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Pet Food Politics: Know Where Your Dog's Food Comes From
Interview with Marion Nestle and Malden Nesheim on the state of canine nutrition
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Marion Nestle, PhD, MPH, is one of America’s best-known critics of food safety and nutrition. The author of Food Politics and What to Eat as well as a popular columnist and blogger, she is the Paulette Goddard professor of nutrition, food studies and public health at New York University. In 2007, she and her partner, Malden Nesheim, PhD, professor and provost emeritus of Cornell University—both of whom are Bark contributing editors—turned their attention to the pet food industry. The result is Nestle’s book, Pet Food Politics: The Chihuahua in the Coal Mine, the story of the melamine pet food recalls, and the book they wrote together, Feed Your Pet Right, due out next year. Christie Keith recently spoke with Nestle and Nesheim to find out what they’ve learned about pet food during the last two years, as well as what they see as the relationship between pet and human food safety and nutrition.

BARK: Marion, you’ve frequently said that everyone, whether they have pets or not, should care about pet food because “there is only one food supply.” I think that’s counterintuitive for some people. Could you elaborate?

Marion Nestle: Pets eat the same foods we do—they may eat different parts, but the sources are the same. The pet food recalls were a perfect example of what’s gone wrong with our food system. They made it obvious that food for pets and food for people are inseparable. Taking it a step further, the pet food recalls made the discovery of melamine in Chinese infant formula completely predictable.

BARK: At the time of the recalls, we talked about how few manufacturers (of both pet and human foods) realized that many of their ingredients were coming from a single source, and that many consumers were surprised to find out so many foods were made by the same company (Menu). Did that surprise you, too?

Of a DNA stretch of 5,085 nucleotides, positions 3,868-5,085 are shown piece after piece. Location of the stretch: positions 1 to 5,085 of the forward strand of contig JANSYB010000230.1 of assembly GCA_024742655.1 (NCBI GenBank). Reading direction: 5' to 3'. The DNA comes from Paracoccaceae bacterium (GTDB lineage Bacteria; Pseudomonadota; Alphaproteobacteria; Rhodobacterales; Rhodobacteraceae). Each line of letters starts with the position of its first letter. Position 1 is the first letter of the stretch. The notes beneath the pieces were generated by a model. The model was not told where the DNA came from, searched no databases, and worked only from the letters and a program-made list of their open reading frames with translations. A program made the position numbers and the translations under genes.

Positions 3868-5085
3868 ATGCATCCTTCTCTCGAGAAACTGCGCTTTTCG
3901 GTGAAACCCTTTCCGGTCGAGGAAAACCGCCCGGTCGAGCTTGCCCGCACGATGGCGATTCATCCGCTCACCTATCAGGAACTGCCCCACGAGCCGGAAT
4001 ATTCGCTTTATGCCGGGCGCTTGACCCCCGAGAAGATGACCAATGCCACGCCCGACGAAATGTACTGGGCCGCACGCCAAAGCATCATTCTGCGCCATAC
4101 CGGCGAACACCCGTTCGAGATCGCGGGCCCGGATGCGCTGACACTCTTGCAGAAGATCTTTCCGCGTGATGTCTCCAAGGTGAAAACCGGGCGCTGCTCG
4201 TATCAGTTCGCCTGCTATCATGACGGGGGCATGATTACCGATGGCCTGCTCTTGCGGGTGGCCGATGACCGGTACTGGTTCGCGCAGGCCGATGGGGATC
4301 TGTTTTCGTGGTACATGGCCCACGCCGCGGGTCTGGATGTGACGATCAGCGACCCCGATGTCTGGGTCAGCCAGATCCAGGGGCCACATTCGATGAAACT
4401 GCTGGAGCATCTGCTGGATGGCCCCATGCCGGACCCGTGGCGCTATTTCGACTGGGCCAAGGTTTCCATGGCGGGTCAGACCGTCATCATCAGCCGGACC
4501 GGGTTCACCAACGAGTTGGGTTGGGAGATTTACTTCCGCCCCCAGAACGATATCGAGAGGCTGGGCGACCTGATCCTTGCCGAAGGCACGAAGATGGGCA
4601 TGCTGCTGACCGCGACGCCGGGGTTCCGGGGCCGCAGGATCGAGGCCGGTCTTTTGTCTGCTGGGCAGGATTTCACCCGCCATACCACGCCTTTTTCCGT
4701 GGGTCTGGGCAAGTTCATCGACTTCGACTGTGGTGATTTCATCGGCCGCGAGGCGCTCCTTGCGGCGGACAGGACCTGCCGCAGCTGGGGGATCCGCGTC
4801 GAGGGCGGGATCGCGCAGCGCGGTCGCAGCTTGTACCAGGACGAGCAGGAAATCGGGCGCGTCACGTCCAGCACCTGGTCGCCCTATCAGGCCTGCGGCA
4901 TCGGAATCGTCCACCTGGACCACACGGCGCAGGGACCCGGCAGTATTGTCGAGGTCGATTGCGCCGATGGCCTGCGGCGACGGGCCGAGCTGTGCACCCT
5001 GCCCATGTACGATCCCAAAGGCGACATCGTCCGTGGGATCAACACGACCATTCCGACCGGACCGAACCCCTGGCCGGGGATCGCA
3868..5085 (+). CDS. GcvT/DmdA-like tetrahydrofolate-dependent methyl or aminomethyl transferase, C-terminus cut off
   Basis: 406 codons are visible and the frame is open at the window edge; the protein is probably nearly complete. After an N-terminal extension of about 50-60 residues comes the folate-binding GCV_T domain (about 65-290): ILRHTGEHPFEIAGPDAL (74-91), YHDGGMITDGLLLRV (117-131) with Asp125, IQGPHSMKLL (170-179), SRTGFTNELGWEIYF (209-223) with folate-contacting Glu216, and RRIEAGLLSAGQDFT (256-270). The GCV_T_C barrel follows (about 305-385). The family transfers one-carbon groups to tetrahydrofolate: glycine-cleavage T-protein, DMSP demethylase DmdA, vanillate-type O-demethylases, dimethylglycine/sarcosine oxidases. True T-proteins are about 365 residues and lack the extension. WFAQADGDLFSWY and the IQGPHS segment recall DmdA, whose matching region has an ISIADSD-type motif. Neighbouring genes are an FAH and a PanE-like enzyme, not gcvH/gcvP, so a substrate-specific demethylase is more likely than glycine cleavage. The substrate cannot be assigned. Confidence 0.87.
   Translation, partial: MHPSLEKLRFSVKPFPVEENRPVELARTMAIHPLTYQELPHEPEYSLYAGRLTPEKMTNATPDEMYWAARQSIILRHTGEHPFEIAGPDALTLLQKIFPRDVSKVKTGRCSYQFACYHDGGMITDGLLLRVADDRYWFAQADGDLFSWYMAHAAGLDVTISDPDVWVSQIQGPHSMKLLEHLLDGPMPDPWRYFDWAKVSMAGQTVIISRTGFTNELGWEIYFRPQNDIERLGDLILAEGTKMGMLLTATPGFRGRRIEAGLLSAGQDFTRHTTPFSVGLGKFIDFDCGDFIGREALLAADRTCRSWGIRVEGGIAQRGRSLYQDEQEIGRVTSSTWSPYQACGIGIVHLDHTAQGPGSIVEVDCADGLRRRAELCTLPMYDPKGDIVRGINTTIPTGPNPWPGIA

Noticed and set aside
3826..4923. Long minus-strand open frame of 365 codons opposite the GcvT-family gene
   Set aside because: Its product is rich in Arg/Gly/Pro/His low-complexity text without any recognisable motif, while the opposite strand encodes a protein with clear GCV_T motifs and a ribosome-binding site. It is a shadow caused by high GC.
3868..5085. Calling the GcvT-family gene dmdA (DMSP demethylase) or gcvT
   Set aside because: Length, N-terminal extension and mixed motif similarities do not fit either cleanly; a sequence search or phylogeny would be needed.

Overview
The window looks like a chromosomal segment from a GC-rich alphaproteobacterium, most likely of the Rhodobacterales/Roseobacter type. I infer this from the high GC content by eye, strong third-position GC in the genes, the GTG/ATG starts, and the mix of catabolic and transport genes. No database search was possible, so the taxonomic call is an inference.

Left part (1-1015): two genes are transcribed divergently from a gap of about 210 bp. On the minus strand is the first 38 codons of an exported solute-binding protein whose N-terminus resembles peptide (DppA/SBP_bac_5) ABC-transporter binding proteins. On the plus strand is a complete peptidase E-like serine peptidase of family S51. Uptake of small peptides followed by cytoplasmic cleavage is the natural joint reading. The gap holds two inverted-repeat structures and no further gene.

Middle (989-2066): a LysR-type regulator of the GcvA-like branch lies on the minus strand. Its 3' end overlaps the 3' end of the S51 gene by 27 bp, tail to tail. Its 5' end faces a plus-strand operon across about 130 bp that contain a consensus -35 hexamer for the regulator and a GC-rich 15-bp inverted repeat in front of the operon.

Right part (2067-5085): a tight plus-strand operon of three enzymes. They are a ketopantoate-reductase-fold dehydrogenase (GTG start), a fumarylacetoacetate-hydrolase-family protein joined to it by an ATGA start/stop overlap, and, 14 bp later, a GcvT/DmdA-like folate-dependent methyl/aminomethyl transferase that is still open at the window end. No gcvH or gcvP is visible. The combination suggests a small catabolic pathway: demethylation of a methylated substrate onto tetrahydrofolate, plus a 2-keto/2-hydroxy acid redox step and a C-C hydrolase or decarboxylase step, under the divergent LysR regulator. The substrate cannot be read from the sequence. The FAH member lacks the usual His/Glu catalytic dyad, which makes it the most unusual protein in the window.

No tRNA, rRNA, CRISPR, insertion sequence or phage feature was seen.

Nestle: We were stunned. We had no idea that a company we had never heard of made 95 brands of pet foods for most of the major companies. And the fact that all those brands—from Ol’ Roy to Iams—were made at one plant? What a revelation. But look how it prepared us for this year’s peanut butter recall, which is the same situation all over again: One company makes an ingredient that goes into thousands of products. The companies making these products have no clue where their peanut butter comes from because they get it from a broker. That’s our food system.

BARK: I was surprised to hear that you’ve come to believe commercial foods are not as bad as you thought they were going to be—that most animals “do fine” on commercial diets. And yet, the American Veterinary Dental Society says 80 percent of dogs and 70 percent of cats show signs of oral disease by the age of three. It’s estimated that something like one in five adult dogs (double that for senior dogs) has arthritis, and there’s a high rate of obesity in dogs and cats. So I wonder if it’s really defensible to say that most dogs in America “do fine.”

Malden Nesheim: One problem is that we don’t have anything to compare to what’s happening now. We found data on the average age of dogs coming to veterinary practices; generally speaking, they are getting older. But what does that mean? Does that mean the dogs are living longer, or that more people are taking animals to veterinarians? We just don’t know.

Nestle: And it’s not for lack of trying. We tried really, really hard to find the kind of statistical information we needed to make a good judgment about trends in pet health, but we couldn’t. We have no idea whether oral disease is getting better or worse and couldn’t even find out whether dogs are living shorter or longer lives now. The data simply don’t exist. And we are dismayed by this.

BARK: So if that’s the case, and we can’t really say with authority that most animals “do fine” on their commercial diet, what advice would you give people trying to decide if the food they’re feeding their dogs is one on which they are thriving?

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